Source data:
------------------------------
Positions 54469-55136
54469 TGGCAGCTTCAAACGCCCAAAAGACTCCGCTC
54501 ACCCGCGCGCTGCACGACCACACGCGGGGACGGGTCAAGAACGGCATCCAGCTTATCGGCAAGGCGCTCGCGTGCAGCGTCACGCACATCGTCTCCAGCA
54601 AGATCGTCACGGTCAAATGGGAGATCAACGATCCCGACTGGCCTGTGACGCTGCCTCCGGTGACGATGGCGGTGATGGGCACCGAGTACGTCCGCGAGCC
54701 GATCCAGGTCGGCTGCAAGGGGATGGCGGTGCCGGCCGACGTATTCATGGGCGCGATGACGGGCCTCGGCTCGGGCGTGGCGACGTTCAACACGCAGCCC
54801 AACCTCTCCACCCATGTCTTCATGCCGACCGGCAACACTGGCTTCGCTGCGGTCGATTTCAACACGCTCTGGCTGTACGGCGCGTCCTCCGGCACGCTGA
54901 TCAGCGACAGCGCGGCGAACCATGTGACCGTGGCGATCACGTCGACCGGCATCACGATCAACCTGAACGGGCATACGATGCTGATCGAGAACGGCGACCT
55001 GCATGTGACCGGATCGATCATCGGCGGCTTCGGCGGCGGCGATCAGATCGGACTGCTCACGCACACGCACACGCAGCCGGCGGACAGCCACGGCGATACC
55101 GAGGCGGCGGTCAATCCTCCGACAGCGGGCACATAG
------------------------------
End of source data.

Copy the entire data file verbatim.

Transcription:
Positions 54469-55136
54469 TGGCAGCTTCAAACGCCCAAAAGACTCCGCTC
54501 ACCCGCGCGCTGCACGACCACACGCGGGGACGGGTCAAGAACGGCATCCAGCTTATCGGCAAGGCGCTCGCGTGCAGCGTCACGCACATCGTCTCCAGCA
54601 AGATCGTCACGGTCAAATGGGAGATCAACGATCCCGACTGGCCTGTGACGCTGCCTCCGGTGACGATGGCGGTGATGGGCACCGAGTACGTCCGCGAGCC
54701 GATCCAGGTCGGCTGCAAGGGGATGGCGGTGCCGGCCGACGTATTCATGGGCGCGATGACGGGCCTCGGCTCGGGCGTGGCGACGTTCAACACGCAGCCC
54801 AACCTCTCCACCCATGTCTTCATGCCGACCGGCAACACTGGCTTCGCTGCGGTCGATTTCAACACGCTCTGGCTGTACGGCGCGTCCTCCGGCACGCTGA
54901 TCAGCGACAGCGCGGCGAACCATGTGACCGTGGCGATCACGTCGACCGGCATCACGATCAACCTGAACGGGCATACGATGCTGATCGAGAACGGCGACCT
55001 GCATGTGACCGGATCGATCATCGGCGGCTTCGGCGGCGGCGATCAGATCGGACTGCTCACGCACACGCACACGCAGCCGGCGGACAGCCACGGCGATACC
55101 GAGGCGGCGGTCAATCCTCCGACAGCGGGCACATAG